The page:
Considering all of the places we’d been on this trip prior to arriving in Italy, not having done any research on somewhere we’d be staying was beginning to become the norm.
Twelve months of being on the road had already passed when we zipped by train from Barcelona, across part of France and into Italy. We were feeling exhausted, a little burned out from being in a new place every two or three days, and each town and city was beginning to blend.
Simply put, I couldn’t be bothered researching anything about where we were heading. We’d book somewhere to stay, drop our bags, then walk and explore. Sometimes I wanted to just stay in the room all day and do nothing, but when I peered out the window I was tempted by what was outside.
Case in point with Palermo, Sicily. There wasn’t one thing that I knew about this town prior to arrival, and other than using booking.com to find a room for our three nights, we learned about everything else when we went online up in the B&B.
Time to discover yet another city.
Corso Vittorio Emanuele
Quattro Canti – Piazza Vigliena
Something you can’t avoid in Palermo is the variety of architectural styles; clear evidence of the region’s mixed history and melding of Western, Arabic and Norman cultures. Plus a few others.
Head to the intersection of Via Maqueda and Via Vittorio Emanuele in Vecchio Centro (Old Town) where the corners of four 18th century baroque palaces form Quattro Canti – also known as Piazza Vigliena.
The façades may be faded and grotty from decades of car pollution, but the charm and grandiosity is still very present. Each corner is adorned with fountains and statues depicting the four seasons, and when the sun strikes the façades, they have the most beautiful warm glow.
Chiesa Di San Domenico
It’s difficult to ignore the churches and cathedrals around the city, and in typical Palermo fashion, their styles cover Byzantine, Gothic, Norman, Arab and Baroque.
When I drew the window shutters where we stayed I was amazed at the view we had of Chiesa Di San Domenico. This Baroque stunner was built in 1727 and is more impressive outside than it it is in.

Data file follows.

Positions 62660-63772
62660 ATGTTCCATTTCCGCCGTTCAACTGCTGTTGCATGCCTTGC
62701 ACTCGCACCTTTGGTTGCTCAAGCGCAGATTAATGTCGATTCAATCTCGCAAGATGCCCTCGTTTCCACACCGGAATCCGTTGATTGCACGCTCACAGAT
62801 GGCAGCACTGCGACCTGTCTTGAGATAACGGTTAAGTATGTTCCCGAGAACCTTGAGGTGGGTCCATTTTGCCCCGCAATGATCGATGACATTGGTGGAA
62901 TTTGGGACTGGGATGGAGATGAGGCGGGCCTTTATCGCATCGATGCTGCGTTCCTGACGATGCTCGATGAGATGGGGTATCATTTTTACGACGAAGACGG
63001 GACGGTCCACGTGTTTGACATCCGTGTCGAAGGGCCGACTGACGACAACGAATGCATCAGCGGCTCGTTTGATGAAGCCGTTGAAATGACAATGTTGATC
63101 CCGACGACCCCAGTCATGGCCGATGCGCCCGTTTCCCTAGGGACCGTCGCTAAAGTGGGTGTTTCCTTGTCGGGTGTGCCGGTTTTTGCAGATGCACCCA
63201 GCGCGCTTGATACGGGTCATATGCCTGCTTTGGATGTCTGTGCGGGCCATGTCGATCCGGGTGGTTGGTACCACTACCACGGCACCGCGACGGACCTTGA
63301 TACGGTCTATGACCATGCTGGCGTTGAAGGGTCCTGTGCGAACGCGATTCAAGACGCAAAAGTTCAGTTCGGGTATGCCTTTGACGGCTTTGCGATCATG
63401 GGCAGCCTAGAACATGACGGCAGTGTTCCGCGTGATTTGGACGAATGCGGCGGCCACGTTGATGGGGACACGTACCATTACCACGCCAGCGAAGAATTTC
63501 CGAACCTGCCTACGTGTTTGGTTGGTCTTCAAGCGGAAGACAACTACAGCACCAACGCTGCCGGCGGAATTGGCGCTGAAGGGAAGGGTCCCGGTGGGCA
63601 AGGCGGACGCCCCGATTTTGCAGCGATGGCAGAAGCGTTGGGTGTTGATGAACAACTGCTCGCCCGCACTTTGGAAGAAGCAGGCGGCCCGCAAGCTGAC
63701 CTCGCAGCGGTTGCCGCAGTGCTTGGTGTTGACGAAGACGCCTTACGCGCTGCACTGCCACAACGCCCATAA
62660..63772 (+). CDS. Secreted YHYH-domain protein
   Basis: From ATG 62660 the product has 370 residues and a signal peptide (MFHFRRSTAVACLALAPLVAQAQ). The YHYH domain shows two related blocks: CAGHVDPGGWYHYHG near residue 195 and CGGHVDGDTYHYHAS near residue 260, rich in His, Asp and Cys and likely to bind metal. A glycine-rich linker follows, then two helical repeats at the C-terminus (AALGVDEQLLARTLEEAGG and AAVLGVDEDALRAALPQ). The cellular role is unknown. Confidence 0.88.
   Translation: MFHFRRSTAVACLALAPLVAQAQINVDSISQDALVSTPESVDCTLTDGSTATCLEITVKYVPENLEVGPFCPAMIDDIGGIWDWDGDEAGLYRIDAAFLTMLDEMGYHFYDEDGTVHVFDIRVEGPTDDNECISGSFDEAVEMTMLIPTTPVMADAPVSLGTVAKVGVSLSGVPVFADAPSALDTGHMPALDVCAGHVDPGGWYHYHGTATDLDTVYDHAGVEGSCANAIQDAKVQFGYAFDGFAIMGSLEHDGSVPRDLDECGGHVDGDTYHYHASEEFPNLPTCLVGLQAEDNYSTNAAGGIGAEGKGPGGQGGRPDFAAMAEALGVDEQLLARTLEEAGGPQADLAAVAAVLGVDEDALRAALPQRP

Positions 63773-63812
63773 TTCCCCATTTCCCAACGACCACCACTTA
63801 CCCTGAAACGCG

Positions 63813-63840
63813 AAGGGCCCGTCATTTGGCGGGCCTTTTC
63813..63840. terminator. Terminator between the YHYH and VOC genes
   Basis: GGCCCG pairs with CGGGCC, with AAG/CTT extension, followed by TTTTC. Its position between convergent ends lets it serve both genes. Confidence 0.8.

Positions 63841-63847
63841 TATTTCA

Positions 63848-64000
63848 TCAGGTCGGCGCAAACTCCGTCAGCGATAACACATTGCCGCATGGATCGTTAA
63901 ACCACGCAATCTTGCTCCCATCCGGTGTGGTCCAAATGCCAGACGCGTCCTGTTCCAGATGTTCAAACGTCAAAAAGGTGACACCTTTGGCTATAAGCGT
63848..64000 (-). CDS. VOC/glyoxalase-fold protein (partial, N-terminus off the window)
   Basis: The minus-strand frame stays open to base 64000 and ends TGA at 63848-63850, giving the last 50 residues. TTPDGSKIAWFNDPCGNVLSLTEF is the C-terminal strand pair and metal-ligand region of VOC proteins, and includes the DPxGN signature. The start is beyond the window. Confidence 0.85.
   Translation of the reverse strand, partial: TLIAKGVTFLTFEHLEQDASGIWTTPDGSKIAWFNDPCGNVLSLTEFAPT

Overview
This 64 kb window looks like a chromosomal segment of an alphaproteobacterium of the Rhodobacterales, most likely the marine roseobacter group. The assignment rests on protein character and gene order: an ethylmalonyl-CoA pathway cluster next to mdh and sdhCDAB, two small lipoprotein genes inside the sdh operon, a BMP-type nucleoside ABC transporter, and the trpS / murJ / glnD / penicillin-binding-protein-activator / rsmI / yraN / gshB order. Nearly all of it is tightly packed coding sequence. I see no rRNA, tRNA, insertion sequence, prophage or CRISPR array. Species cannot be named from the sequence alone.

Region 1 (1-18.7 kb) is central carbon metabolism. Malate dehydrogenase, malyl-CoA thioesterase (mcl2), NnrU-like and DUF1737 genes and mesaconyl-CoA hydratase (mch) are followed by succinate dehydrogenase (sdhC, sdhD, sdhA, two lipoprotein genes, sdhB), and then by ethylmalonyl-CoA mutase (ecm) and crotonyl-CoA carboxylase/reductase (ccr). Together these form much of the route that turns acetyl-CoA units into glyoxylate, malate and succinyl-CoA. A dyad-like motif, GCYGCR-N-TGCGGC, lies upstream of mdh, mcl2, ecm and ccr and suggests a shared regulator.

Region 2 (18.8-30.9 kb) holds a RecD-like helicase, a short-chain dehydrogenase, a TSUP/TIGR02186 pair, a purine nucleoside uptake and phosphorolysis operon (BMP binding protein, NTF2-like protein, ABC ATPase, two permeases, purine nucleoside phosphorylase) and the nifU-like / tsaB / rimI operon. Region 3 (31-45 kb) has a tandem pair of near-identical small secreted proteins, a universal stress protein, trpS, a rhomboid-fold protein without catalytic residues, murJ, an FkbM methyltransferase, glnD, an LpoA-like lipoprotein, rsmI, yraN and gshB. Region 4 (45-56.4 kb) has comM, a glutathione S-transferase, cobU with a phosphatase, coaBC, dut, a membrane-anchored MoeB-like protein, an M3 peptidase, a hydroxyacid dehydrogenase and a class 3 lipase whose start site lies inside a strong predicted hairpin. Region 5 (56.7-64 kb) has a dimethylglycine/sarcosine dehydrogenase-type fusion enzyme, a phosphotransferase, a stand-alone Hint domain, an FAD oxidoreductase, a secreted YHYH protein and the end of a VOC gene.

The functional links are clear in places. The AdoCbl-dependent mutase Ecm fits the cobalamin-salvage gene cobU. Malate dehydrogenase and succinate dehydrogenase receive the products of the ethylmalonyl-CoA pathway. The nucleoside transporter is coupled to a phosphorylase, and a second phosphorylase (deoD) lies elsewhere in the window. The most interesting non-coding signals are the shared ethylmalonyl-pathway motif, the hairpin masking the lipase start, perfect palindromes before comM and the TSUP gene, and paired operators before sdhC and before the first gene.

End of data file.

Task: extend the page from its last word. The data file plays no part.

Another Baroque beauty is Chiesa Di Sant’Anna la Misericoria. The church was built in 1632, although the current façade replaced the previous one which collapsed after an earthquake in 1726.
Chiesa Di Sant’Anna la Misericoria
Cathedral Santa Maria Assunta
Chiesa Del Santissimo Salvatore
One of the most photographed, and visited, would have to be Cathedral Santa Maria Assunta. This piece of religious architecture has been touched by the hands of many-an-era.
Arab, Baroque, Byzantine, Gothic, Norman, Renaissance, Romanesque and Swabian architectural styles can all be seen in this sprawling cathedral. Hand over €5 for a lofty view from the roof, or pay an all-inclusive €7 and you get to see the treasury, crypt and tombs as well.
For an elevated view towards the cathedral and the rest of the city, nearby Chiesa Del Santissimo Salvatore has a dome worth climbing up to. If you’re not into tour groups or getting stuck behind dawdlers, then forego the main cathedral and do this one instead.
€2.50 gets you access to the dome and part of the roof terrace, and as you can see in the pics above and below, the views are bang on.
Catacombe Dei Cappuccini – Piazza Cappuccini, 1
I see dead people.
Yes, you too can quite literally get up close to more than 8000 fully dressed corpses, plus 1252 mummies, lined up against walls at the Catacombe dei Cappuccini.
It all began as a friar’s burial place in the 16th century, but soon after, the catacombs of the Capuchin monastery became a place to rest for those that could afford the rent.
The halls seem to go on forever, each categorised by gender, children, virgins and so on. Photography is prohibited, but, well, almost everyone you see is pulling out their cell phones despite the security cameras peering down from the ceiling.
Entry is €3.
Market-goers need to head to Albergheria, a slightly shabby neighbourhood that’s home to the city’s oldest Arab-style market – Mercato di Ballarò.